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COVID-19 Australia: ASIC Provides Interim Guidance on Board Oversight of Executive Variable Pay Decisions During COVID-19

On 12 June, ASIC released Information sheet 245: Board oversight of executive variable pay decisions during the COVID-19 pandemic (INFO 245). INFO 245 provides high-level guidance for the boards of listed companies in navigating decisions on executive variable pay during the COVID-19 pandemic. INFO 245 is informed by ASIC's review of 21 ASX 100 companies in 2019, with a more detailed report of ASIC's findings expected later this year.

INFO 245 provides valuable guidance to listed companies in determining executive variable pay during COVID-19 and emphasizes:

  • the importance of a robust remuneration governance framework, especially to ensure informed decision making; and
  • specific factors to consider when exercising discretion on executive variable pay in the current environment.

It is intended that the key principles outlined in INFO 245 will assist companies better navigate the uncertainty created by the COVID-19 pandemic.

A robust remuneration governance framework

Recognising variable pay as a "key influence" on executive behavior, ASIC has stressed the importance of a robust remuneration governance framework that is consistent with the long-term interests of the company, and which provides clear guidance as to exactly the type of "performance and conduct" it rewards.

In the context and volatility of COVID-19, ASIC acknowledges that a framework focusing on the long-term interests of the company may result in decisions that may appear "counterintuitive or unconventional".

Specific factors to consider

In formulating a "robust remuneration governance framework", ASIC considers the existence of the following factors would "enhance" the effectiveness of board oversight and the exercise of its discretion on executive variable pay.

Active, timely and consistent exercise of discretion

ASIC notes that discretion will be a "key focus" in upcoming variable pay decisions as targets previously set are likely to be at odds with the current operating climate and the company's performance and outlook during the pandemic. In considering an exercise of their discretion, boards should be guided by whether the variable pay outcome is (1) consistent with the objectives of their variable pay framework, and (2) sends a "timely signal" of each executive's accountability and performance.

Structured and contextual information from unbiased sources

The flux of COVID-19 has resulted in remuneration committees' heightened reliance on senior management for information upon which their decisions on variable pay is based. To facilitate the "objective and informed" exercise of their discretion, INFO 245 recommends the adoption of measures designed to temper this reliance and ensure that the information provided by management is supplemented by external and independent sources, particularly where it relates to executive performance.

Managing conflicts of interest

ASIC reminds remuneration committees of the importance of maintaining independence in administering remuneration decisions. The ASIC recommendations acknowledge that it is often unavoidable (especially in the current climate), to rely on internally generated information, but advises that mechanisms should be put into place to reduce influence and manage any conflict of interest.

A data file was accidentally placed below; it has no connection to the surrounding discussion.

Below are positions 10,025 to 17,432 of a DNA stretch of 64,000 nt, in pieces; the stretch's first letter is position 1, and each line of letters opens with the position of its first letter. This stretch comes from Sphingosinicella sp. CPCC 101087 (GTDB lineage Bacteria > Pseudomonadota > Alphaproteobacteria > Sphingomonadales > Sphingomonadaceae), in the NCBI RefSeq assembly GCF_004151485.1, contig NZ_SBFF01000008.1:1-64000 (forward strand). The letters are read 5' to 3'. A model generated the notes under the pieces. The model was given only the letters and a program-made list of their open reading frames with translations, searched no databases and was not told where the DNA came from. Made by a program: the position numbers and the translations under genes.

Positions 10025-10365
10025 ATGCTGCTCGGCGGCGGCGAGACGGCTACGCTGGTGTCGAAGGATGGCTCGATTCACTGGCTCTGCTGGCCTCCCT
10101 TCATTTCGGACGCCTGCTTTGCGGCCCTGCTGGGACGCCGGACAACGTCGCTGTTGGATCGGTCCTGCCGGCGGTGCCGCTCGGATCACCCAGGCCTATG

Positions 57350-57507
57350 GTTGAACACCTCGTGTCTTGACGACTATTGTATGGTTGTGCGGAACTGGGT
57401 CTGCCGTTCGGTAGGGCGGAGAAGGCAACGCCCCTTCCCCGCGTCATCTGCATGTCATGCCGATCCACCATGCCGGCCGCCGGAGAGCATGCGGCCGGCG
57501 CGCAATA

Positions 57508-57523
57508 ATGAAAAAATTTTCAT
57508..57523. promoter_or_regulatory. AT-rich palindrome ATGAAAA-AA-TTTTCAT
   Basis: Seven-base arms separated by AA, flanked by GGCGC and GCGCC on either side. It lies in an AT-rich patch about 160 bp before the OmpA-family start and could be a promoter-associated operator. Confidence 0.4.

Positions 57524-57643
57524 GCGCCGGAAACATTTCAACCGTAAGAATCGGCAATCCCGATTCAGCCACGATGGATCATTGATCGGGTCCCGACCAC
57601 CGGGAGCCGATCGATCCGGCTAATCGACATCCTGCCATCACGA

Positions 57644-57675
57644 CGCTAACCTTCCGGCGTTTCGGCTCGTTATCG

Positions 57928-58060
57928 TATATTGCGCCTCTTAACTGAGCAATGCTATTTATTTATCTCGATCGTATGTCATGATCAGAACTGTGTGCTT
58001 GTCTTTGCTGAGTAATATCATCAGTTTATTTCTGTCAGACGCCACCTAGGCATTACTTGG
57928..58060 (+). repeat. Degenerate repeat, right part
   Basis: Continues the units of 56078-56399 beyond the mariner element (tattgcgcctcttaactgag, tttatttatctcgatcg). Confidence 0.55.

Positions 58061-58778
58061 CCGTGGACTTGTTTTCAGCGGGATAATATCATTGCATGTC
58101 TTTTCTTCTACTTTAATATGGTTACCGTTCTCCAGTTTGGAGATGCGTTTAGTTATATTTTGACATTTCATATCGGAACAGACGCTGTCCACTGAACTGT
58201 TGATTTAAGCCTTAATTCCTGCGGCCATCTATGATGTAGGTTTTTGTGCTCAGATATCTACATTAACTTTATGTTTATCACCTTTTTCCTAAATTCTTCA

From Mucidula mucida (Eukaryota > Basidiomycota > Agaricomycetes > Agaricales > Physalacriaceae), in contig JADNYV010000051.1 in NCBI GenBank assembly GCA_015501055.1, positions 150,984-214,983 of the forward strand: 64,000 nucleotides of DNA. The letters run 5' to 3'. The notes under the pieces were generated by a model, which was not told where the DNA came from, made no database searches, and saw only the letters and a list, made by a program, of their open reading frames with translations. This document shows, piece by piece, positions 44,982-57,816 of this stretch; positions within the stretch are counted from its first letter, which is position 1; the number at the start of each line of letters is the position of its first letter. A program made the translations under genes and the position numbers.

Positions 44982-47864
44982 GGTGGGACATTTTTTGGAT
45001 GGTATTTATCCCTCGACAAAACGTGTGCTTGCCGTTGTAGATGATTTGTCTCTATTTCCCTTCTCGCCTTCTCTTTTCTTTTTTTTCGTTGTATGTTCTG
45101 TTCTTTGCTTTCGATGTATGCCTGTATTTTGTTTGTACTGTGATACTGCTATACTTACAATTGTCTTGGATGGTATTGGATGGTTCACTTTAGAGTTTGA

Transparent recording and communication of decisions

ASIC considers that a robust and effective framework for delivering information is critical to maintaining investor confidence and ensuring executive and workforce "buy-in".

ASIC suggests that board may determine to include additional information in their remuneration reports, including the rationale for the exercise (or non-exercise) of their discretion in respect of final pay outcomes, the governance principles and process which were adopted, and the company-specific impact of COVID-19 and its effect on the decision making process.

Next steps

Whilst we await ASIC's detailed report later in the year, INFO 245 provides timely guidance. Critically, boards should be mindful of the long-term interests of the company and its shareholders and adopt operative frameworks that reflects that ultimate objective.


This article is also authored by Christian Smolders

Copyright 2022 K & L GatesNational Law Review, Volume X, Number 170
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About this Author

Harry Kingsley Commercial Corporate Attorney K & L Gates Law Firm Melbourne
Partner

Mr. Kingsley is a corporate and commercial lawyer specializing in equity and debt capital markets and M&A. He also has deep experience in land-based logistics and transport, in particular rail. 

Being highly numerate, Mr. Kingsley has developed a reputation as an effective negotiator who is commercially driven and outcome focused. Mr. Kingsley is a trusted advisor to his clients and is sought after for his practical approach.

+61.3.9205.2093
Kaveh Zegrati Corporate & Commercial Attorney K&L Gates Melbourne, Australia
Special Counsel

Mr. Zegrati is a corporate and commercial lawyer specialising in private and public mergers & acquisitions, IPOs, RTOs, divestments, equity capital markets, corporate advisory, general commercial work, complex corporate structuring, tax structuring and due diligence.

Primary Practice

  • Capital Markets

Secondary Practices

  • Corporate/M&A

61.9205.2174
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